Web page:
Reverie Knights Tactics [40 Giants Entertainment] - Tactical strategy RPGs have gotten some decent traction over the years since launch on Switch, but to date no indie game in the category has broken out as the clear champion in the category. To Reverie Knights Tactics credit, it has a reasonably strong base that works well in terms of the layouts of its battlegrounds, the eventual diversity and control you’ll have over your party and their abilities, and in trying to wrap it all in an engaging story. My issue, at least in the ramping up over the first hour plus, is that it’s a bit of a chore to get the momentum going with some interest. This slow start, filled with a lot of verbiage but short on engaging plot, is a bit of a slog and may sour people simply out for a strategic challenge. On a general level the game has merit, and if you have some patience it does at least bare some reasonably-decent fruit, but unfortunately it doesn’t make any stronger a case as clearly being the one to beat in this category, leaving which one is truly the best more a question of your tastes in difficulty and style.


PopSlinger [Funky Can Creative] - As a fan of new and odd ideas, the thought of a game that has a mix of elements from beat-em-ups, shooters, and a little music to boot sounded like it had real potential. While PopSlinger can’t be faulted for being generic or too much like anything else out there, its issue is that in a variety of ways it simply doesn’t come together… at least not well. The more lane-based way that beat-em-ups roughly set you up against your enemies is well-worn and works well… at least for very close combat moves like punches or kicks. I found that the same setup isn’t so desirable when you’re trying to shoot enemies instead, it has a tendency to make it a bit awkward even. You can hold down and keep firing continuously but since chains of the same colored enemies impart essential power-ups you’ll need the further you get you’re left to trying to be precise or you’ll lose those benefits, which tends to make things tougher. Doing nothing to help, the view will zoom in and out depending on the situation, but too often I felt like the space shown was too cramped a view, and even worse stray shots off the screen could easily hit an enemy of an incorrect color breaking your chain. This convergence of annoyances could have perhaps been tamped down by great overall play but while the experience is distinct I can’t say it’s likely going to be a match for most people out there, unless you truly just appreciate novelty, no matter how shakily implemented.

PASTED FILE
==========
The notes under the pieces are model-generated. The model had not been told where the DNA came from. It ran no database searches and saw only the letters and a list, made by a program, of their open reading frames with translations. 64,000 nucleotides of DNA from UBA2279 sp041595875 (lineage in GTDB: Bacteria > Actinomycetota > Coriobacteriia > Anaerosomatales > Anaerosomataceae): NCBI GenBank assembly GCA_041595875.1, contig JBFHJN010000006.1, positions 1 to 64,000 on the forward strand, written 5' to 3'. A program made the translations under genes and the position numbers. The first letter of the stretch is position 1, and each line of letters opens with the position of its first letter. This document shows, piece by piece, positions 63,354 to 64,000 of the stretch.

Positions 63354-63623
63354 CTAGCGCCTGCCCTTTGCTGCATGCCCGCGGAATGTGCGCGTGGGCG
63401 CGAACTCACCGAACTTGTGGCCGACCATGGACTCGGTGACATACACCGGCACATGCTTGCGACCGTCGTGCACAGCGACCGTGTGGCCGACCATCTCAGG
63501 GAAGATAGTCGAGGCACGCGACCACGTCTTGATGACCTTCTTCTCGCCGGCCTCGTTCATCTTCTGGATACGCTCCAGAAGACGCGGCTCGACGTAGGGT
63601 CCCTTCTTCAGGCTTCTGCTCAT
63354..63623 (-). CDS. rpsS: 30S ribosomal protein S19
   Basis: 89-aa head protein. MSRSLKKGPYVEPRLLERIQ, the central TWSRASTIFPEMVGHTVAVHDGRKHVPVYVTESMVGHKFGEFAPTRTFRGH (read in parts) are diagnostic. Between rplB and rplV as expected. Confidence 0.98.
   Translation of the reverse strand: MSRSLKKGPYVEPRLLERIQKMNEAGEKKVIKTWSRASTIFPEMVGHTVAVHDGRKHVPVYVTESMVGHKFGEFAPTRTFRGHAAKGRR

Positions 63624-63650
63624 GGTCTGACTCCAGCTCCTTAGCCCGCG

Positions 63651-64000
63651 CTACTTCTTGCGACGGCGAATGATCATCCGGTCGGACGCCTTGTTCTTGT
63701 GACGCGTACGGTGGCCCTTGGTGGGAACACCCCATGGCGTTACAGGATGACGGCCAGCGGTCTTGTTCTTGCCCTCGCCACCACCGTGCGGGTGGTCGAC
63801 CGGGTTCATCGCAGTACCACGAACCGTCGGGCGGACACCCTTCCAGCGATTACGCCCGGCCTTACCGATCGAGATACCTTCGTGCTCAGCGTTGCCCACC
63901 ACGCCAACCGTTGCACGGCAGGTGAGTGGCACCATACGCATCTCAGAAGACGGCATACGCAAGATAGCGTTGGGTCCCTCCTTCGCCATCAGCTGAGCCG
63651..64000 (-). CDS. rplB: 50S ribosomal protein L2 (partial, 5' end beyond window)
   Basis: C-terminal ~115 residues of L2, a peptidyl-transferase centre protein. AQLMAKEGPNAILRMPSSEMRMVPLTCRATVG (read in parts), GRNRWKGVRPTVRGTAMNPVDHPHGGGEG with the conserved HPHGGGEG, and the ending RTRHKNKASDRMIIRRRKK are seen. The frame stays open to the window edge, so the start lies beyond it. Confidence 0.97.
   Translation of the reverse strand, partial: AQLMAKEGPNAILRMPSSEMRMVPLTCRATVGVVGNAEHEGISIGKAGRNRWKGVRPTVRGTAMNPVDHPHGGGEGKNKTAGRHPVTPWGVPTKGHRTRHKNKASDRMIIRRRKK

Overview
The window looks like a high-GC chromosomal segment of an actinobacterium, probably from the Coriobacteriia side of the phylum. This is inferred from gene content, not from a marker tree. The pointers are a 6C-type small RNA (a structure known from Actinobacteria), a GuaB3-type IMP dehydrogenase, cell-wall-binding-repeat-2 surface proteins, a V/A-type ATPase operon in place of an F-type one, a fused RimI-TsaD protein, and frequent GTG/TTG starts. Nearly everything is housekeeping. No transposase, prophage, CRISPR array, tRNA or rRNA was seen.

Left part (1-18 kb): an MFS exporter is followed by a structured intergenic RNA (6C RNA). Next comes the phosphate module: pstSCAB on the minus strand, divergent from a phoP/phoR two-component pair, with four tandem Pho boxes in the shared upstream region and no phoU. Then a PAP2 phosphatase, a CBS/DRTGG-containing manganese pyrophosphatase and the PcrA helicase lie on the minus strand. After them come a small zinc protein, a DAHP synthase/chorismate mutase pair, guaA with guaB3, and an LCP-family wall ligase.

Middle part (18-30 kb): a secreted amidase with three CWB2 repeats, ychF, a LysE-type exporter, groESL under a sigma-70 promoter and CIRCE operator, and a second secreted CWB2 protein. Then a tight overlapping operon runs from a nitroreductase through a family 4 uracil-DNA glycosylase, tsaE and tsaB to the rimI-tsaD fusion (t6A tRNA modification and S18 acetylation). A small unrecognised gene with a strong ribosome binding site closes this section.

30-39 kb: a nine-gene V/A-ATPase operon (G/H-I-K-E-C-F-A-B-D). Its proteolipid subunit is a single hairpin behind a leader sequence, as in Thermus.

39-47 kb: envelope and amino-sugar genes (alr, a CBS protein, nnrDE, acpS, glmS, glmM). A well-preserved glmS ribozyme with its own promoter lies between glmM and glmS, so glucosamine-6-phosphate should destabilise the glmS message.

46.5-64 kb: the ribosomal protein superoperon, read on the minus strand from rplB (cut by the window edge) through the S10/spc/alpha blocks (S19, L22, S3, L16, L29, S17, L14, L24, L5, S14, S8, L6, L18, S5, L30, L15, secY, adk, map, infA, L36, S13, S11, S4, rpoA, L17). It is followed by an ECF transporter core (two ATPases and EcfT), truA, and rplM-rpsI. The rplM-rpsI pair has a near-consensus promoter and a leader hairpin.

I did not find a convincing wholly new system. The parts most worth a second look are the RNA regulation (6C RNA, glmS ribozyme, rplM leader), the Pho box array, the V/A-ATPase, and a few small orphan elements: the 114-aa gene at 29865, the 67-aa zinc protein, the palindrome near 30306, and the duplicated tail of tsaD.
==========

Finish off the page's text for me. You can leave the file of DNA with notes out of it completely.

Survive on Raft [Megame] - Among the genres represented on the Switch, survival is one of the thinner ones, so new entries are always appreciated. Survive on the Raft’s name may be among the most on-the-nose of titles out there… you’ll be trying to survive… on a raft (that thankfully seems to have a nearly never-ending supply of crates and materials strewn on the water). Among its peers the one thing on its side, without a doubt, is that where you’re operating from is unique, and that’s not without some merit. That said, there’s no getting away from the fact that it’s also decidedly bare bones with its look, how elements like fishing are poorly implemented, and nothing stands out as truly notable. The novelty may be enough to make it worth a look, but don’t mistake it for a great representation of the genre on the system.